Washington state officials are telling campers not to fear bears they may encounter in the wild, but to be aware.
According to the Yakima Herald, the Washington Department of Fish and Wildlife estimates roughly 25,000 to 30,000 black bears live in Washington, often roaming the same areas of the Cascades as hikers or other outdoor enthusiasts.
Black bears are smaller and pose less danger than grizzly bears, which are extremely rare in Washington. Records show the state’s only death caused by a black bear came when one attacked a 4-year-old girl near her home in Glenwood in 1974.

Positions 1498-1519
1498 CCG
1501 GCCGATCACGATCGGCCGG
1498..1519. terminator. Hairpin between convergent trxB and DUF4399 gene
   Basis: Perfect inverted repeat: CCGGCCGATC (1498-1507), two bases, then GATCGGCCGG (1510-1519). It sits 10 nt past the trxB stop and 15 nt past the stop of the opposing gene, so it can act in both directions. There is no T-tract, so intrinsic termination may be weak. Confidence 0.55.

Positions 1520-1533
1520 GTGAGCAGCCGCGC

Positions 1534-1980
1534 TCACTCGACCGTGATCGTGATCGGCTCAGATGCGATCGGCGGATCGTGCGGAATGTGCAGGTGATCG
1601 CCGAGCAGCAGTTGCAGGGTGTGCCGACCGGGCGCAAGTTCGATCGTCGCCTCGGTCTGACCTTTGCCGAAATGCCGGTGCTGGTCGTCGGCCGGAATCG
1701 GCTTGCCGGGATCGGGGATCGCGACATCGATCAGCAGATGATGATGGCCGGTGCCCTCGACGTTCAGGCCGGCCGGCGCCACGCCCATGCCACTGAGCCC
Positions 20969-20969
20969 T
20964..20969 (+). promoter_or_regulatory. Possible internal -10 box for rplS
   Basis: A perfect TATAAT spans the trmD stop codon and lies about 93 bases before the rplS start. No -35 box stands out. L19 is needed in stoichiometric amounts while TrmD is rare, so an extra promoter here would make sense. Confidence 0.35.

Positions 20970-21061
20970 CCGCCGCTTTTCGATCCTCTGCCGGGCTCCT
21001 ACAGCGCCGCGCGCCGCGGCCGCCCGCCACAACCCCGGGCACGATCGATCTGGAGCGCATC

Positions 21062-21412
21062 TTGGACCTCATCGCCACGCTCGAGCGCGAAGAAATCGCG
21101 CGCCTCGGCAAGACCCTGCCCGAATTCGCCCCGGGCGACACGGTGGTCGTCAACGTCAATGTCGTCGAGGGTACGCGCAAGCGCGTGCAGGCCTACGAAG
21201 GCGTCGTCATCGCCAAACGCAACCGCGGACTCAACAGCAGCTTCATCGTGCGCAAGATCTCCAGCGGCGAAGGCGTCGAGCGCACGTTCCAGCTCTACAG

Bears have only accounted for 45 fatalities in North America since 1970.
A good idea when hiking in the wild, whether in the Cascades or any other places where bears live, is to carry bear spray, available at Amazon.com and in outdoor stores. It is also for rent by the day in some bear-country national parks.
Wearing bells to make noise to alert bears to you is no longer considered a foolproof way to avoid encounters. Like the joke goes: “How can you tell if the poop on the trail is from a bear?” Answer: It has bells in it.